With Congress taking a look at an overhaul of the Endangered Species Act, we wondered, which animals in Georgia could be impacted?
Fluffy squirrels? Hardly. Adorable raccoons? No. Cuddly bunnies? Please.
The list, provided by the US Fish and Wildlife Service's Southeast Region, is far more slimy. (Here’s the whole thing). Of the 33 critters officially deemed as endangered in Georgia, 18 have neither fur nor feathers .. not even a face. They are mussels.
The Georgia pigtoe and the Cumberland monkey-face pearly mussel, which sound way cuter than they are, and the shinyrayed pocketbook, which is indeed pretty stylish, all make the list. Two types of sea turtle, including the fetching Kemp’s ridley, and the handsome red-cockaded woodpecker also make the roster but then we’re back to more mussels, not to mention the reticulated salamander and interrupted rocksnail. *Shudder.*
In seriousness, the mollusks that comprise the majority of Georgia’s endangered species play an ecologically significant role and state of their health can be seen as a broader environmental barometer state and region-wide.
“Save the pigtoe,” reads a poster created by University of Florida students to our south, who are working with the Alachua Conservation Trust.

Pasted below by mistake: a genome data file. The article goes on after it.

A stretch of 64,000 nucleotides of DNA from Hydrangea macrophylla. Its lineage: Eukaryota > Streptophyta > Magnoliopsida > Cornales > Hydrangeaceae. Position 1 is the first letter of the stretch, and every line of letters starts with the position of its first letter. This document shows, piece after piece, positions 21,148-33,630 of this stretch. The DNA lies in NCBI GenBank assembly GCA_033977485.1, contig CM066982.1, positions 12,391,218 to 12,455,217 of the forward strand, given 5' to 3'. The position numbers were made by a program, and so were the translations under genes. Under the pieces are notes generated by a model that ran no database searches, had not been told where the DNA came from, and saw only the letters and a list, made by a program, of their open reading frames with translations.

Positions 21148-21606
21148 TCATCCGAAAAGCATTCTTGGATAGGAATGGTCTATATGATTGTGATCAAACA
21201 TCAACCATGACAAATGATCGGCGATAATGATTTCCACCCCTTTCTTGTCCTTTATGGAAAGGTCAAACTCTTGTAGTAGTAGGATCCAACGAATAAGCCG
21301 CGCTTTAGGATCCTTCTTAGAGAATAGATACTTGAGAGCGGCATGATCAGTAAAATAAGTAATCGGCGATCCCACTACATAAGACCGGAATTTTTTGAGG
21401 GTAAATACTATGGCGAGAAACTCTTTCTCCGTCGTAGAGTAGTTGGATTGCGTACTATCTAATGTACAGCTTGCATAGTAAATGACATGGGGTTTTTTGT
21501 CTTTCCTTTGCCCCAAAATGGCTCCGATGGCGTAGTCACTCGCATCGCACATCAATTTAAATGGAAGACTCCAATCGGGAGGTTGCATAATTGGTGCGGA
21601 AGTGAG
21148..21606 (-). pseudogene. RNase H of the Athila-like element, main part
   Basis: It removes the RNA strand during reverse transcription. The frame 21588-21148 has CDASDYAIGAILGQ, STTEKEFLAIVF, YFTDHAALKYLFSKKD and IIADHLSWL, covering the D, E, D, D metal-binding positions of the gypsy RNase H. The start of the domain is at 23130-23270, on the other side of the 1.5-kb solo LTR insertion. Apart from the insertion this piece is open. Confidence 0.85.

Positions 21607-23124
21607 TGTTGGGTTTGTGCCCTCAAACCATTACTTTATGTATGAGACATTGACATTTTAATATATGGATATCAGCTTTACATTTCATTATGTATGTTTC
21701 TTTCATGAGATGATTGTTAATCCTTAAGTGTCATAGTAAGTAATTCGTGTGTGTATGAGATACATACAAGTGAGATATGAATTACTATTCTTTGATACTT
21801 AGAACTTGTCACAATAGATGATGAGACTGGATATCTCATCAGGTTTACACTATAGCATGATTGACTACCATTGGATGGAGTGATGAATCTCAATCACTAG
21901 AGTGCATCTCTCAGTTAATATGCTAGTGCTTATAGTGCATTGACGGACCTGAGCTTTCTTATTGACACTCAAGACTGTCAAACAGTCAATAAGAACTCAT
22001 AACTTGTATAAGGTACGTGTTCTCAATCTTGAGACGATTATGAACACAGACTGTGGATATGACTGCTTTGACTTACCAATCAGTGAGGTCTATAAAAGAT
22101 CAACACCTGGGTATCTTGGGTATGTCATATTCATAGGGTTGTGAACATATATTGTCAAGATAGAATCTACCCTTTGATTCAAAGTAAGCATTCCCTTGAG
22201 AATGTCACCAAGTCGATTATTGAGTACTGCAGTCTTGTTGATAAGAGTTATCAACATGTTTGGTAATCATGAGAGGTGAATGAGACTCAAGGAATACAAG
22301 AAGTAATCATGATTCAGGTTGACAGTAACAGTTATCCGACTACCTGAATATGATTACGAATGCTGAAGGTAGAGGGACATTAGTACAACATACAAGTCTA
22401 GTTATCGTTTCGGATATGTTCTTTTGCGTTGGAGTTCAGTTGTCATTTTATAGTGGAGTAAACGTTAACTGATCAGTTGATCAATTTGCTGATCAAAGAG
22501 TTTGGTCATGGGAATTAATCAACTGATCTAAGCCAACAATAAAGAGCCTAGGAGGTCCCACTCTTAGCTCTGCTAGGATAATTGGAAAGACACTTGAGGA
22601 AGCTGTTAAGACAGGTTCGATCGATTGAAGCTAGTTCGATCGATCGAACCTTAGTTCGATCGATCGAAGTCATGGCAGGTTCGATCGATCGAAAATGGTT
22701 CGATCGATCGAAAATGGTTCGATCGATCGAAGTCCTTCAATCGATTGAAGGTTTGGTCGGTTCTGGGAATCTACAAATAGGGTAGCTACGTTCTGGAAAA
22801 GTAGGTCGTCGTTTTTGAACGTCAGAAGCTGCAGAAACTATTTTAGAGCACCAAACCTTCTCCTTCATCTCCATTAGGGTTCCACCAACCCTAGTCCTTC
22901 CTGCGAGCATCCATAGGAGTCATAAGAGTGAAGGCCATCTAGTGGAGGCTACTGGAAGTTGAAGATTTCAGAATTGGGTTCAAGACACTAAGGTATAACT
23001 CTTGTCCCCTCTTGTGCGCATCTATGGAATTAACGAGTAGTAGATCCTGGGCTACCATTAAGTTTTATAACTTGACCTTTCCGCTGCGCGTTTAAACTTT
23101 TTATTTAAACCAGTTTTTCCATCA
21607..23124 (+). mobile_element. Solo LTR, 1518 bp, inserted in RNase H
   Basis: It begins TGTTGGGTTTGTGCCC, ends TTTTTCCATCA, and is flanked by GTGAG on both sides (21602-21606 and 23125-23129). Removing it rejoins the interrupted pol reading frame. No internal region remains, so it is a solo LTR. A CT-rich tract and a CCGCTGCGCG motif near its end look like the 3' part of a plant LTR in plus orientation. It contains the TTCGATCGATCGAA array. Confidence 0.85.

“The oval pigtoe is a good indicator of overall stream health, and where they are, the river is probably in good condition,” Chris Burney, project manager at Alachua Conservation Trust, told WUFT. “And where they’re absent, it means we’ve probably heavily impacted the area.”
Development that dumps sentiment into waterways is often to blame, he added: “They get choked to death basically. The dirt just piles up on them.”
Next door in Alabama, the rocksnail needs clean, flowing water to survive, said Paul Johnson, director of the Alabama Aquatic Biodiversity Center with the Alabama Department of Conservation and Natural Resources. Agricultural runoff is a threat, he said.
Environment and Public Works Committee Chairman John Barrasso, a Wyoming Republican, is the politician on point for the potential redo of the Endangered Species Act. The aim is to give states more flexibility, he says, although environmental advocates fear weakened protections.
It’s not a new or entirely partisan effort. Last year, as a federal court lifted federal protections for gray wolves, a Democrat from Minnesota said the law had prevented farmers from taking action even against wolves that attacked their pets or livestock.
"The states, not the federal government, are best equipped to manage their gray wolf populations by balancing safety, economic and species-management issues," U.S Rep. Collin Peterson said at the time.
A 2015 poll commissioned by Defenders of Wildlife and Earthjustice found strong support for the Act, something activists are eager to cite as politicians ponder change.
“While nine out of 10 Americans want to protect endangered species and their habitat, Congressional leaders are spending their time dismantling the ESA in favor of special interests," Jamie Rappaport Clark, president and CEO of Defenders of Wildlife, said then. "Enactment of any of these bills will only hasten the disappearance of endangered and threatened species from our planet."
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